The imperfect parent

As I go back and read some of my old posts, I begin to realize that I seldom write about the things that go wrong, or that I do wrong or that are just wrong in general… unless it’s a life lesson of some kind that involves my son or Autism.

I started to realize that this is generally true of most blogs since most people write about what they find useful or informative. Little mistakes or things done wrong usually aren’t a topic of choice.

However, this can be a tad misleading as people who read your blog for a year or so might begin to see you as some kind of perfect parent.

Hint: there is no such thing as a perfect parent.

There are some people that we’d like to have for parents, depending on our preferences, but not a single one is ever perfect. Especially in the beginning… and even more so if our children have special needs.

The small mistakes

smarties megaThe other day, Cameron and I were home alone for the day while my wife and other son Tyler were out of town. I decided that Cameron and I should have some fun with games and treats so off to the store we went. He saw some over sized Smarties for sale and really wanted them. Without giving it a second thought, I said yes.

Now, I know full well that M&M’s do not have gluten and Smarties do. I also know full well that we do not give Cameron gluten. But it never even crossed my mind until the next day when my wife said something about it.


It didn’t seem to affect him much, but it was still a rather large mistake on my part. I mean, had it of been allergies that could have had serious health risks, would I have had made the same mistake? In my opinion, yes… which is a scary thought.

It’s just far too easy make small mistakes when your mind is elsewhere… like on all the fun you and your son can have.

Some lessons take time

I often write about how Autism has taught me to have far more patience than I thought possible previously, but it wasn’t an instant lesson.

I certainly won’t lie to you about this. You don’t just have a child scream at you and poof, you learn how to have more patience. No, quite the contrary. You lose it at first. You get frustrated, you get mad… you get impatient. Your little one earns time outs when they probably shouldn’t have been time outs, they get early bed times when really they probably shouldn’t have… all too often, I’ve been far more upset with Cameron than I really should have.

Partially it was due to my lack of understanding on exactly what meltdowns were or how they worked. But even still, I knew that he was little, I knew that he didn’t know any better and I knew that it wasn’t his fault. But as a new parent, I did not have the patience to listen to it for long.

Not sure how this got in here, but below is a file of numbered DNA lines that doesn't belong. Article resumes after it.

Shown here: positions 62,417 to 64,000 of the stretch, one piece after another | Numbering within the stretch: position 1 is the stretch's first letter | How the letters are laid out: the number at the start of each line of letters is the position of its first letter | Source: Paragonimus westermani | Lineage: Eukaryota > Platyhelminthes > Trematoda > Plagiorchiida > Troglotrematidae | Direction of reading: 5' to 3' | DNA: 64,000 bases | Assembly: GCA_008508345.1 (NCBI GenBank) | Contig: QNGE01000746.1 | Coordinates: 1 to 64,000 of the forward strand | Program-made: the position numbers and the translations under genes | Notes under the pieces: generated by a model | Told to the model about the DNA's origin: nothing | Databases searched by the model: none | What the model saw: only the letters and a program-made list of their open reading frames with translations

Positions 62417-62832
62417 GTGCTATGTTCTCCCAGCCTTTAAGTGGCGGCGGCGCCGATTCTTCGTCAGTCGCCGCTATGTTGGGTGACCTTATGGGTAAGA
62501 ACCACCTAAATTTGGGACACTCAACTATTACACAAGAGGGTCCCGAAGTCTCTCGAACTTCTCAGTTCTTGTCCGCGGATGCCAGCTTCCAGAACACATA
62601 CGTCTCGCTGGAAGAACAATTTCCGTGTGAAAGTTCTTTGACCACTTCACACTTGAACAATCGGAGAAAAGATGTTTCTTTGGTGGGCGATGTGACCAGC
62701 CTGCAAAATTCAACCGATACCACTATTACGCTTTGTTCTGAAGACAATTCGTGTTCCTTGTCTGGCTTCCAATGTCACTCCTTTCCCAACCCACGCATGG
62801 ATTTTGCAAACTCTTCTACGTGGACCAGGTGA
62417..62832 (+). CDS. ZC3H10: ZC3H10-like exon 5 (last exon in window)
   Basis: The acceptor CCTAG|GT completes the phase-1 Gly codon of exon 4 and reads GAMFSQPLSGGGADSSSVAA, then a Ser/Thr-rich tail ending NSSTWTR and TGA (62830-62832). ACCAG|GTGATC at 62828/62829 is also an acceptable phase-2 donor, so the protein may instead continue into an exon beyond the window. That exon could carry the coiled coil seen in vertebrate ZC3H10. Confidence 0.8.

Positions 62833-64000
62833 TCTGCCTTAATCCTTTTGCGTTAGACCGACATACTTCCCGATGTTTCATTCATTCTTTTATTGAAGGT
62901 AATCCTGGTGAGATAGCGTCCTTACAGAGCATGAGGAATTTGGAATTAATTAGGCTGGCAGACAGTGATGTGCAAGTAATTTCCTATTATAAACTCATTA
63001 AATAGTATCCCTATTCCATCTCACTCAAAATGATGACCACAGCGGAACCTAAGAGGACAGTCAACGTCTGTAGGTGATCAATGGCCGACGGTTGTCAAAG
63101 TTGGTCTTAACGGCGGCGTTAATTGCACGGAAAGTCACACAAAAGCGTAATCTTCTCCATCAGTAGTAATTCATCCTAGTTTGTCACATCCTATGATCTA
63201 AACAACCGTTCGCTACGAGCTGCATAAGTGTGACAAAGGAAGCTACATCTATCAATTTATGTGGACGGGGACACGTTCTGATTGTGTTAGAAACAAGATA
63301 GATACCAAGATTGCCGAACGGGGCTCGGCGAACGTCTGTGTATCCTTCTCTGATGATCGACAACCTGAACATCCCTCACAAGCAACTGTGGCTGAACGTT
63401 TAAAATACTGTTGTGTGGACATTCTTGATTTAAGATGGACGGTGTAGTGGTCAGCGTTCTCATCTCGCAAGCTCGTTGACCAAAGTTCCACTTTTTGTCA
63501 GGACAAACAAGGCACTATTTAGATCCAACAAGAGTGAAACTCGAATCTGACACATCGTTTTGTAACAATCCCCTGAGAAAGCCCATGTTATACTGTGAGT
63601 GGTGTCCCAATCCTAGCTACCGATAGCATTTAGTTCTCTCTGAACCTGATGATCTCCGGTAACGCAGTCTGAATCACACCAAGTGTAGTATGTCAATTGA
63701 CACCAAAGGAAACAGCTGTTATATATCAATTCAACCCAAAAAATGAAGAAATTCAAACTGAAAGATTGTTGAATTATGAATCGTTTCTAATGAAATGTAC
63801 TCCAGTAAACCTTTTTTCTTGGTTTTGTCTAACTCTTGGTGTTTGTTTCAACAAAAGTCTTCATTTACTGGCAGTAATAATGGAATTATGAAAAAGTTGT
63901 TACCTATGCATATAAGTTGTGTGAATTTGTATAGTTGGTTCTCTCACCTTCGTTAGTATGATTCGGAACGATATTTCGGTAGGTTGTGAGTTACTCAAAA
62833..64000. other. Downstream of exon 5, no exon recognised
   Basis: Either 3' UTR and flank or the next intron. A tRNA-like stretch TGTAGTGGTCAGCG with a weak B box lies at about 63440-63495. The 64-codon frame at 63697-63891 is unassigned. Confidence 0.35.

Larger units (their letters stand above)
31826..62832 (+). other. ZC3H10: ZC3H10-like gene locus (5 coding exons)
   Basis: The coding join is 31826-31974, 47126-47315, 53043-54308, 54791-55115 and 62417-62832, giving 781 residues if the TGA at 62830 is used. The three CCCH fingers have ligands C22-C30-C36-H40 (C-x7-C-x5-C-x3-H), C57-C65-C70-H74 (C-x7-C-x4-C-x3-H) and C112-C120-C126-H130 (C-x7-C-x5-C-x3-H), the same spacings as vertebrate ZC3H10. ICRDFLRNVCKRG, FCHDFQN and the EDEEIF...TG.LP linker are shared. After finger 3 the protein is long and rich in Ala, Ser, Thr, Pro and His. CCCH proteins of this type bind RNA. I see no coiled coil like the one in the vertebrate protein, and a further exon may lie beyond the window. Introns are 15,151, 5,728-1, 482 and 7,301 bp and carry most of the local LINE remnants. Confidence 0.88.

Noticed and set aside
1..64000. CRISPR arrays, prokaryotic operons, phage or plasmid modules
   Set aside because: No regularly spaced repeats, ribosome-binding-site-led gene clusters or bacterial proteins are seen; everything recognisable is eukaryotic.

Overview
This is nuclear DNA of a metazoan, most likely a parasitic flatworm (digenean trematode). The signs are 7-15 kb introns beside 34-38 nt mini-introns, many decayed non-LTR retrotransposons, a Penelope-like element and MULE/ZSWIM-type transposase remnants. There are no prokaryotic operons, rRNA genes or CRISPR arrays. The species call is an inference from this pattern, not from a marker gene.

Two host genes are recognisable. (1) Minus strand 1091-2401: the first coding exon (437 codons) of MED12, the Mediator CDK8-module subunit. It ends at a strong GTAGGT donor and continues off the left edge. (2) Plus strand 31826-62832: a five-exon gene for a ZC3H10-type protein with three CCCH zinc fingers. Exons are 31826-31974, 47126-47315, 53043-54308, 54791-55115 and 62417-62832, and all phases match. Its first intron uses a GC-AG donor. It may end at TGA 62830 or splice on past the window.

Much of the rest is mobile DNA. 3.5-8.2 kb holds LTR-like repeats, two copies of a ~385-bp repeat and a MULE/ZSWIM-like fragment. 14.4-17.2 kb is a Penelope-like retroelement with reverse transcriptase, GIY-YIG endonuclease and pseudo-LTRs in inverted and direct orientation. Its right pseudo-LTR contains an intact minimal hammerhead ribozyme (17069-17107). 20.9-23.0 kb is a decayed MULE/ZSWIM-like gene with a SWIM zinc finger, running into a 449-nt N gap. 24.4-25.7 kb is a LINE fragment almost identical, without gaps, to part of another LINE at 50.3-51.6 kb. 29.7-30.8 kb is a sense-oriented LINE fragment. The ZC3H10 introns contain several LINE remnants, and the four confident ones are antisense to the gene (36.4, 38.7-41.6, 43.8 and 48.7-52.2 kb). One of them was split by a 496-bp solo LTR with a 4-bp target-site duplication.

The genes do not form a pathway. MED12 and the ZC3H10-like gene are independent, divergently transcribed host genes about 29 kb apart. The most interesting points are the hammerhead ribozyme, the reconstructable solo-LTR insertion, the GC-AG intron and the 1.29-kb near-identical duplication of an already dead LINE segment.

I wish I could go back and handle many situations differently.

Practice to the end of infinity and you’ll be perfect

In other words, it’s not possible.

Perfection definitely takes practice but even then, you could practice forever and never really reach it. We all make mistakes and parenting is definitely a learning experience that will give you a lot of practice.

I only gave 2 examples when really I could give you about 500, but who wants to read a blog post that long?

I am far from perfect and I’m not ashamed to admit it. I make more than my fair share of mistakes but I learn from them. That’s why it’s important to have loved ones and friends with you and to keep on learning as much as you can… not necessarily to avoid mistakes but to have them pointed out, explained, shared… and that’s how you truly learn from them.

Don’t read my posts or tweets or Facebook information and think that I’m perfect. I’m definitely not. Instead, just understand that what I’m sharing with you has come after several years of not being perfect.

I don’t know if I’m learning how to be a good parent but I’m definitely learning how to be imperfect!

About Stuart Duncan

My name is Stuart Duncan, creator of My oldest son (Cameron) has Autism while my younger son (Tyler) does not. I am a work from home web developer with a background in radio. I do my very best to stay educated and do what ever is necessary to ensure my children have the tools they need to thrive. I share my stories and experiences in an effort to further grow and strengthen the online Autism community and to promote Autism Understanding and Acceptance.

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